Changing the viewport meta tag with JavaScript

07 March, 2014 by Tom Elliott

Responsive Web Design, let’s face it, can be tricky. There are essentially two basic elements to make responsive websites work: CSS media queries, that change the styling of your site at different browser sizes using breakpoints and the viewport meta tag.

Without the viewport meta tag and even if your site uses CSS media queries, most devices will resize a website to the page to a standardish size of 900-1000 pixels, a common resolution for many fixed width websites.

Most responsive sites usually use the below standard viewport meta tag, with width=device-width. This tells the device that the page is as wide as the devices ‘logical resolution’, at a scale of 100%. An iPhone 4S for example has a logical resolution of 320×480.

<meta id="viewport" name=viewport content="width=device-width; initial-scale=1">

Device resolutions vary greatly, with one of the smallest resolutions found with the HTC Wildfire with a resolution of 240×320 pixels. This is pretty small, and if your website isn’t responsive to this size, there’s a good chance it will look terrible at this resolution.

You might have a responsive site for example that works well down to 480 pixels, but to get responsive down as low as 240 may involve resizing many elements and a disproportionate amount of work.

This is where dynamically changing the viewport meta tag can come in handy.

The JavaScript required to change the viewport meta tag is as follows.

if (screen.width < 480) {
 document.getElementById("viewport").setAttribute("content", "width=480");
}

This will set the width of the viewport to 480 pixels if the screen size is below 480 pixels, so no need to spend all that extra effort getting your site responsive below 480 pixels. I also find in some cases, a responsive website can look better when we have more pixel real estate available to smaller screens.

If you’re using jQuery, you can change the viewport tag using the below lines.

if (screen.width < 480) {
  $("#viewport").attr("content", "width=480");
}

Using the code above, you may find on some older, smaller screened Android devices resize the viewport to be wider than the device’s width and crop part of the page. I’ve found adding ‘initial-scale=0.5’ helps here, effectively resizing the content to the specified width.

if (screen.width <= 480) {
 document.getElementById("viewport").setAttribute("content", "width=480; initial-scale=0.5");
}

I use something similar on the new Web Dev Door site (coming soon). Partly because I would have needed to resize and position many elements and also because I felt the aesthetics of the site just looked better at a slightly larger resolution. Changing the viewport meta tag this way meant I only had to make minor adjustments such as increasing font sizes to make them legible without zooming.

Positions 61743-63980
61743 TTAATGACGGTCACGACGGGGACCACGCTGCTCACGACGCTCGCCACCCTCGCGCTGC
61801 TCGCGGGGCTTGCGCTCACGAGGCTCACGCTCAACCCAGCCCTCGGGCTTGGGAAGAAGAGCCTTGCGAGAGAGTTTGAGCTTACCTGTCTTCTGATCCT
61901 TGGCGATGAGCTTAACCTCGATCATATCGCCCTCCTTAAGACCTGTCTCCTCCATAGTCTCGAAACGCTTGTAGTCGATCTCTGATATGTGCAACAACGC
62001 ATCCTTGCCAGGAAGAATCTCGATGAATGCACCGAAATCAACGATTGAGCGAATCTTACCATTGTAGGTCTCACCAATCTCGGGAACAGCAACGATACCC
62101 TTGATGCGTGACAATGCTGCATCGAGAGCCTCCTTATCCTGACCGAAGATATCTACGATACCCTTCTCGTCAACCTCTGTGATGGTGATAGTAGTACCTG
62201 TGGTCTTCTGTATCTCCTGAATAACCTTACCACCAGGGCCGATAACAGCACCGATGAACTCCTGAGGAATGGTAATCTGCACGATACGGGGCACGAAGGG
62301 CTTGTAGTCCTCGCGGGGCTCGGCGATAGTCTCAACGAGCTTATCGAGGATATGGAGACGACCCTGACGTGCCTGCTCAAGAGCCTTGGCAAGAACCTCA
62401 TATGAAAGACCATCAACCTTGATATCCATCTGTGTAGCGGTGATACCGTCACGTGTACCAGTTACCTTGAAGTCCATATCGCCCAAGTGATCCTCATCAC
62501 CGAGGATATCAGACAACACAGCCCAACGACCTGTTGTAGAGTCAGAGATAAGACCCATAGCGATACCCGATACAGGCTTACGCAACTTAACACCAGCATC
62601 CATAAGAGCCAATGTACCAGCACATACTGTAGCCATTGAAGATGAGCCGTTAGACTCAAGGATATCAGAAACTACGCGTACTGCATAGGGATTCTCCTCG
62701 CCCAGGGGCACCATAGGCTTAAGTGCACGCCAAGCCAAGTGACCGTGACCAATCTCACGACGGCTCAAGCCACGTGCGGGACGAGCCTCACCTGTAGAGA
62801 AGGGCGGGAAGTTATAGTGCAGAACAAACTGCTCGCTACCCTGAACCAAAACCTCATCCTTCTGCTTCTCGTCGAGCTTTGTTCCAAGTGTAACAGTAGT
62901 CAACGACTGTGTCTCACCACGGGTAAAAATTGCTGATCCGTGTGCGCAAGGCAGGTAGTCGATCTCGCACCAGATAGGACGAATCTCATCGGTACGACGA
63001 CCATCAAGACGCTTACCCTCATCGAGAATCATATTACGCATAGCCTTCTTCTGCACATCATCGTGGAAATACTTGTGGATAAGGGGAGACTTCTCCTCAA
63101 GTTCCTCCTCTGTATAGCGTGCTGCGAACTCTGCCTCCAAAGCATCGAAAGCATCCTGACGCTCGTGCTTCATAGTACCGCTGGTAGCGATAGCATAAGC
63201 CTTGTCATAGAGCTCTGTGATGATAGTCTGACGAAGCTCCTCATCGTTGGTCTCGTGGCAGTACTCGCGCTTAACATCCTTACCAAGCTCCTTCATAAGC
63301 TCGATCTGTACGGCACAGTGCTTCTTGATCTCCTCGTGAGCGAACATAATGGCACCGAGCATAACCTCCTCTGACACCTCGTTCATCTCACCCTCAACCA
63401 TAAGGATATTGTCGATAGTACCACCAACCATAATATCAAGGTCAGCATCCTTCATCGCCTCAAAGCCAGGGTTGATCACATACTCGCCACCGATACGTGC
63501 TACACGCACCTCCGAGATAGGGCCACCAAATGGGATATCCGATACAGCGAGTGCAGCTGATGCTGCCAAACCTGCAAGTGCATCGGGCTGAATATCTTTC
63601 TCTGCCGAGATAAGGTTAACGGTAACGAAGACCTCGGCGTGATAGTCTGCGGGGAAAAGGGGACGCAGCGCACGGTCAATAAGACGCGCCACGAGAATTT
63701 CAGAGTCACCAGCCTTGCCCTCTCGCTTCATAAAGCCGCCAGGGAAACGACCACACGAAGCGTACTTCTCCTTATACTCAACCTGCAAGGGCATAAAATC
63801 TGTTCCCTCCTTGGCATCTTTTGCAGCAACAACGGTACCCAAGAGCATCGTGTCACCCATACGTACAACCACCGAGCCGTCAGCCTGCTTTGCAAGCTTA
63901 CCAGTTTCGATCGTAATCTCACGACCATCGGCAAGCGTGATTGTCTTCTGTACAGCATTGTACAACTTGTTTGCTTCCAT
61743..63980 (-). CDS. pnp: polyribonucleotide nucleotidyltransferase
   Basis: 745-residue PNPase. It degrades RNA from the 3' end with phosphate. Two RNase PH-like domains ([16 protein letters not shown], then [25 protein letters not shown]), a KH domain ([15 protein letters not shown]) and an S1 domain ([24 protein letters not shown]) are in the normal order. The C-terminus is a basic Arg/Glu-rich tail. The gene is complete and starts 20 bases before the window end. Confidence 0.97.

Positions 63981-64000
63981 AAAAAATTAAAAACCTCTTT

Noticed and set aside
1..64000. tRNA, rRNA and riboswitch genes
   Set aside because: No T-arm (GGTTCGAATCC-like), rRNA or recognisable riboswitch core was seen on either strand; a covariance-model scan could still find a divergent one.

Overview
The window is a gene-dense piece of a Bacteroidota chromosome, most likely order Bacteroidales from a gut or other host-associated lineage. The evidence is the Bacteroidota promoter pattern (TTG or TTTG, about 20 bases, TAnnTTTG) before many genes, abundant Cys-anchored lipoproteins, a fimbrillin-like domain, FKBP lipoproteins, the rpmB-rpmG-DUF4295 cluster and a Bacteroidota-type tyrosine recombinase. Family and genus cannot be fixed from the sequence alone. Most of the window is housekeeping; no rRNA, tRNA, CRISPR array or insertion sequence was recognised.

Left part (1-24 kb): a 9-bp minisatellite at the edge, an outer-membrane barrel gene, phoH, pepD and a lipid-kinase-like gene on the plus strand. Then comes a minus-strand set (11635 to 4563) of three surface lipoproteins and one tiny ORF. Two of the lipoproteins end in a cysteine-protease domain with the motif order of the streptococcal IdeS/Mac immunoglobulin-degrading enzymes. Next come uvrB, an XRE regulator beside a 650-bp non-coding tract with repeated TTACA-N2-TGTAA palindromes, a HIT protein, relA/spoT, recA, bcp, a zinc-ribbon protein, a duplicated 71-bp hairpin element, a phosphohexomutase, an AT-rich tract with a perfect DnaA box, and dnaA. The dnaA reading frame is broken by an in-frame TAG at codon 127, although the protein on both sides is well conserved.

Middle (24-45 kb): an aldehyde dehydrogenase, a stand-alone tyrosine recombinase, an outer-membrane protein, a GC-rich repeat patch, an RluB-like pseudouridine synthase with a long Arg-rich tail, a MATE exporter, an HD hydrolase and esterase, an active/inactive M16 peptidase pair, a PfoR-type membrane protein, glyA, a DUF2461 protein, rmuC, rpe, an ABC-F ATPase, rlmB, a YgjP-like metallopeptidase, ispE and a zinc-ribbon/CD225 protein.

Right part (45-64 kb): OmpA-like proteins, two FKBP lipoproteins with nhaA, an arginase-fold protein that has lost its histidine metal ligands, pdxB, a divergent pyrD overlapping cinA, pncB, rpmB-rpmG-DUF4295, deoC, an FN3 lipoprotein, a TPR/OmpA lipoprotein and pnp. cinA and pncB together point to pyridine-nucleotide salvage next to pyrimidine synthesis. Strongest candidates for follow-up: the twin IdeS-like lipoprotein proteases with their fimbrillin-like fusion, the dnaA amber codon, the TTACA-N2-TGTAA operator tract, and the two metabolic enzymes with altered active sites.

Consider the following image.

Comparision with different viewport meta tag settings

Viewport meta tag comparison. Left: No viewport tag, middle: default viewport and right: viewport resizing

The image on the left is how the new site looks when the viewport tag is omitted. As it has been resized to about 900 pixels, everything is small, text is hard to read and buttons are hard to click on without zooming. You can still get a responsive site to work this way, but you’ll need to spend a lot of time sizing and positioning elements to make them legible. The middle image uses the standard viewport meta tag, which renders the page at 320 pixels on an iPhone 4S. This looks horrendous, as I haven’t taken steps to make the site responsive right down to 320 pixels. The image on the right is one which has the viewport width changed for smaller screen resolutions and looks much better.

From the tests I’ve ran so far, the iPhone (4S and 5), iPad and Android devices (4.0.3 and above) seem to handle this viewport changing with JavaScript very well.



5 Comments

  • Rolfen says:

    Let’s face it, this whole viewport tag and media query business sucks. It took me a long time to figure out what it all means, it makes more sense, but still sucks. It’s limited, convoluted, quirky, ill-documented and sometimes just makes me want to puke.
    Anyway, thanks for the tip! I was about to write javascript that would append a meta tag to head, but this is much better. It didn’t cross my mind!
    Cheers

  • Carsten says:

    Thank you. Five minutes ago I wondered how to make this work. My first intension was to do what Rolfes would have done 🙂

    But I wasn’t sure if this would work. Still unsure …

  • Carsten says:

    “Rolfen”, of course. Rolfes is a German soccer player 😉

  • Andy says:

    Thank you so much for sharing this, finally I have resolved the issue of viewport which has taken too much of my time lately.

  • priyanka vyas says:

    its not working properly in ipad what can i do please help me.

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